Product Details

Mark Polk was born with a pair of Channellock pliers in his hands. Before starting RV Education 101 Mark was a Chief Warrant Officer 3 who specialized in wheeled and track vehicle fleet maintenance operations for the United States Army. The RV Book is a terrific primer on all things RV. It includes chapters on “RV Terminology,” “Maintaining your RV,” “Winterizing your RV,” and “RV Towing and Safety” among many others. Mark is a friendly guide for the newbie and expert alike, and this book should be purchased on the same day you bring home your first rig!

19. Roadfood: An Eater’s Guide to More than 1,000 of the Best Local Hot Spots and Hidden Gems Across America by Jane Stern and Michael Stern

Product Details

We love food, but with three young kids in tow, eating while traveling can be a challenge. We have learned that roadfood is the secret to successfully enjoying a local food culture. This definitive classic by Jane and Michael Stern should be kept in the glove compartment of every tow vehicle in America. We check its state by state recommendations on every RV trip and we have never been disappointed by its recommendations. In fact, whether its for Barbeque, burgers, chicken and waffles, or shrimp and grits, Roadfood has led us to our most epic and memorable meals.

We love this book so much it has been the topic of two RV Family Travel Atlas podcasts.

Check out a terrific interview with Michael Stern right here on episode #135 (Ready, Set, Road Food) and on episode #7 where we discuss our own philosophy of Roadfood as taught to us by the Sterns!

20. Campfire Cuisine: Gourmet Recipes for the Great Outdoors by Robin Donovan

This is the culinary guide for folks “who love good food and the great outdoors.” It includes over 100 recipes for campsite meals that are healthy and easy to make. Stephanie’s favorite recipes include the spice rubs, the make ahead pancake mix and the curry chicken salad sandwich. Jeremy has yet to use this book, but with his newly found love for camp cooking, and the vintage gas powered stove that he brought from craigslist, he plans on cracking it open very soon.

21. The 10 Best of Everything National Parks: 800 Top Picks from Parks Coast to Coast: by National Geographic and Fran Mainella

Product Details

This is the best reference book about National Parks that you have never read. It showcases “America’s best natural playgrounds” in an attractive full color book that includes over 800 top picks ranging from lodges, to swimming holes, to picnic spots, and even to picture perfect places where star-crossed lovers can say “I do.”

Travel Narratives

22. The Longest Road: Overland in Search of America from Key West to the Arctic Ocean by Philip Caputo

Philip Caputo gives the epic American cross country road trip an equally epic twist in this underappreciated travel classic. Instead of heading from East to West, Caputo starts towing his classic Airstream in Key West and heads all the way to the Arctic Ocean. His wife and two English setters make great company and so do the dozens of Americans that he interviews along the way. His constant question for them?  How do these United States, “peopled by every race on earth” stay united? Their answers are astonishing in scope and variety–much like the landscape of our great country.

23. Travels With Charley: In Search of America by John Steinbeck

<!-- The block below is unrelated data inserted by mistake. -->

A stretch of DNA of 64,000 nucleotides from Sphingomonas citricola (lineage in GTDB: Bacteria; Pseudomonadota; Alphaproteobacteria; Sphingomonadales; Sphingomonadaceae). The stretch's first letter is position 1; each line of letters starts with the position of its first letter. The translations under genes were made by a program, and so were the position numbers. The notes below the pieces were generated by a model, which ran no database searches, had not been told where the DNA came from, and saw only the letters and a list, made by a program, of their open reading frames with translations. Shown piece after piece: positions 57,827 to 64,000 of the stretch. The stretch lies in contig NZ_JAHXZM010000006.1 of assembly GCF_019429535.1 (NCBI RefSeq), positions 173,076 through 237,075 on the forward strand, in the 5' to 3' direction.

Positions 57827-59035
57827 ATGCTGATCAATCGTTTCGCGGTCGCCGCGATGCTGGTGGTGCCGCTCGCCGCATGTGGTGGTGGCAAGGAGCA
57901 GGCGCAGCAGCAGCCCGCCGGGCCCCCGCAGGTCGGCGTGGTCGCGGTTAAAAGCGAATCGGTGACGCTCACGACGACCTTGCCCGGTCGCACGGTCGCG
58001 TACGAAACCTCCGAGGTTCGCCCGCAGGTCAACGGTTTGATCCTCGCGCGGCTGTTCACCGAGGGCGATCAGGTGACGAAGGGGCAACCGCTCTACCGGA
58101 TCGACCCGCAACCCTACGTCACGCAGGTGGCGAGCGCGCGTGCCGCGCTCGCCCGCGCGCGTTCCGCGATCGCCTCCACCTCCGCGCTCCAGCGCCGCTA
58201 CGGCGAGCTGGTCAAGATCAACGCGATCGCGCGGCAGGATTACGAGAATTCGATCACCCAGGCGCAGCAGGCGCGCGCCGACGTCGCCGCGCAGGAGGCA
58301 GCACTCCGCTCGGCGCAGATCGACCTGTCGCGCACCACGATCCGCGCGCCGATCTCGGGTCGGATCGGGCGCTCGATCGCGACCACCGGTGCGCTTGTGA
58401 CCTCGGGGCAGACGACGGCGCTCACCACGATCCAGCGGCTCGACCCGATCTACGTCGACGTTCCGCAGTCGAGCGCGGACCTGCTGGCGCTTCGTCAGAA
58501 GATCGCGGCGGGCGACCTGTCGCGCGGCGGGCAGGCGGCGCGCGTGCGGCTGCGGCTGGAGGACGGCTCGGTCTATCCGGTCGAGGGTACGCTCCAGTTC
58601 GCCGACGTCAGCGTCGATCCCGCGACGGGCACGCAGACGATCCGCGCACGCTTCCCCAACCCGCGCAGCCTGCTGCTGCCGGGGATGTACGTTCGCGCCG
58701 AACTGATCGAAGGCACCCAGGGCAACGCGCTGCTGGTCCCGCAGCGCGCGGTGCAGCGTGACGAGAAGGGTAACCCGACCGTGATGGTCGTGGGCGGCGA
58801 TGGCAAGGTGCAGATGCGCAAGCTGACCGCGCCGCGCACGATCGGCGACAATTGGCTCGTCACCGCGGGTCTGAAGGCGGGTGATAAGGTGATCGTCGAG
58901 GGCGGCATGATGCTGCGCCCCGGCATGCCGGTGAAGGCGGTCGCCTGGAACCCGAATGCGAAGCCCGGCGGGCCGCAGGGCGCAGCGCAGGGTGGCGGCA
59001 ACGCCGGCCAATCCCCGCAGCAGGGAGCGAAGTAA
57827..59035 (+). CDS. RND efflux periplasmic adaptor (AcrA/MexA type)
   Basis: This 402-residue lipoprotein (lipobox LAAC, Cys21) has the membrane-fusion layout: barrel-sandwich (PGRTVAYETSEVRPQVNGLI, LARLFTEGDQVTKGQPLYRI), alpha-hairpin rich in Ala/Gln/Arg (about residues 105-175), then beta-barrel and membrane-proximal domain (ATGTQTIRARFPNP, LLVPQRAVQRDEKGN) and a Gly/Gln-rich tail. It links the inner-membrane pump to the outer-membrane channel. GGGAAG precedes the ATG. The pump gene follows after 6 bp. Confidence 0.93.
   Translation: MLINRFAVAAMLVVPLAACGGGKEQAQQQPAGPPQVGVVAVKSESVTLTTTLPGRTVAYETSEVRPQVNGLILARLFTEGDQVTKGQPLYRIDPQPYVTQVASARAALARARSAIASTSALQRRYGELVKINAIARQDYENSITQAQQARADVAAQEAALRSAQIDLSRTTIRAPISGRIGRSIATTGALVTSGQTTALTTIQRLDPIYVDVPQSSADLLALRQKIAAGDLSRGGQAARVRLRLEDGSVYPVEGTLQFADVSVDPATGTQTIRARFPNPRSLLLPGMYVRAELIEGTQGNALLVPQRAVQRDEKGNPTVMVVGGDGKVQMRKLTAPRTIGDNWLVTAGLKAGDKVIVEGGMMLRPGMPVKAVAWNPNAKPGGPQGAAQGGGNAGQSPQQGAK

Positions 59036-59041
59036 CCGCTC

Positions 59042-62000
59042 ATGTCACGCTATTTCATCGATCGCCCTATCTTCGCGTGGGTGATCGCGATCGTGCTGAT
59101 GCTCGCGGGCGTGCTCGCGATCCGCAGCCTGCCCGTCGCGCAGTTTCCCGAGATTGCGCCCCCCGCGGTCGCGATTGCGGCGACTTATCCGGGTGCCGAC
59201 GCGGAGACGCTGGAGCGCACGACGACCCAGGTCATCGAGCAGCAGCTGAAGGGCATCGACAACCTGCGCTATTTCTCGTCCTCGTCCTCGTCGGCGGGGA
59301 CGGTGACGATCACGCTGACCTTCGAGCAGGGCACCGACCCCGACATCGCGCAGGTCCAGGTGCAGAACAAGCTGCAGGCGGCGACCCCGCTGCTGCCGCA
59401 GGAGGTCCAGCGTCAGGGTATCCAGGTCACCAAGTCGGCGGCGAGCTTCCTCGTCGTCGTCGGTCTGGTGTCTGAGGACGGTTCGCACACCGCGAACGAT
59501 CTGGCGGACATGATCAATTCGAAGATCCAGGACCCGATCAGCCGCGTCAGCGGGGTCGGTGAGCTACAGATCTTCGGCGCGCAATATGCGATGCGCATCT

Philip Caputo clearly had John Steinbeck’s classic Travels With Charley: In Search of America in mind when he wrote his own book. Steinbeck’s book has inspired generations of American travel writers and continues to do so. His son claims he made much of it up, but this is unsurprising considering he was a novelist at heart. Whether this is fact or fiction, travel narrative or novel, it still gets at the heart of what it means to be an American.


24. Life is a PIC-A-NIC: Yogi Bear’s Tips & Tricks for the Smarter than Average Bear by Yogi Bear with Earl Kress

“We want morsels not missiles!.”  Dope words of wisdom from our favorite bear.

‘Nuff Said.

Drop us a note and let us know what your favorite RV and Camping books are! Happy Reading Everybody!

04 Mar

Giveaway!!! Roadfood by Jane and Michael Stern

Thanks to Clarkson Potter, publisher of the 9th edition of Roadfood, for providing us with 2 copies of this fantastic book to give away to our readers.

Enter to win by liking one of the Roadfood posts on Facebook, or you can comment on this post.

You get an additional 2 entries if you tell us about your favorite road food experience! We need ideas for our future trips.

We have never had a miss using this book, and we are happy to share the love…

02 Mar

Feed Your Belly and Soul with Jane and Michael Stern’s Roadfood

It’s going to snow again tonight at the Jersey Shore. Enough I say!  ENOUGH!!!  When I spot that first seemingly innocent, seemingly cute snowflake I am going to go out into my backyard, shake my fists at the heavens, curse the Polar Vortex, and demand the immediate and unambiguous arrival of Spring.

After I do that I’m going to relax and spend the rest of the evening mapping out some of our spring and summer road trips.  We have reservations for campgrounds in Myrtle Beach, The Brandywine Valley, Cape Cod, and the White Mountains, and we have started to put together lists of hikes, swims, and other family-centric activities that should make for a great fifth season of Lively Little Campers.  Tonight I am also going to dip into Jane and Michael Stern’s Roadfood, An American gastronomic classic that has more in common with an epic quest novel like Moby-Dick than it does with a Michelin or Zagat’s food guide.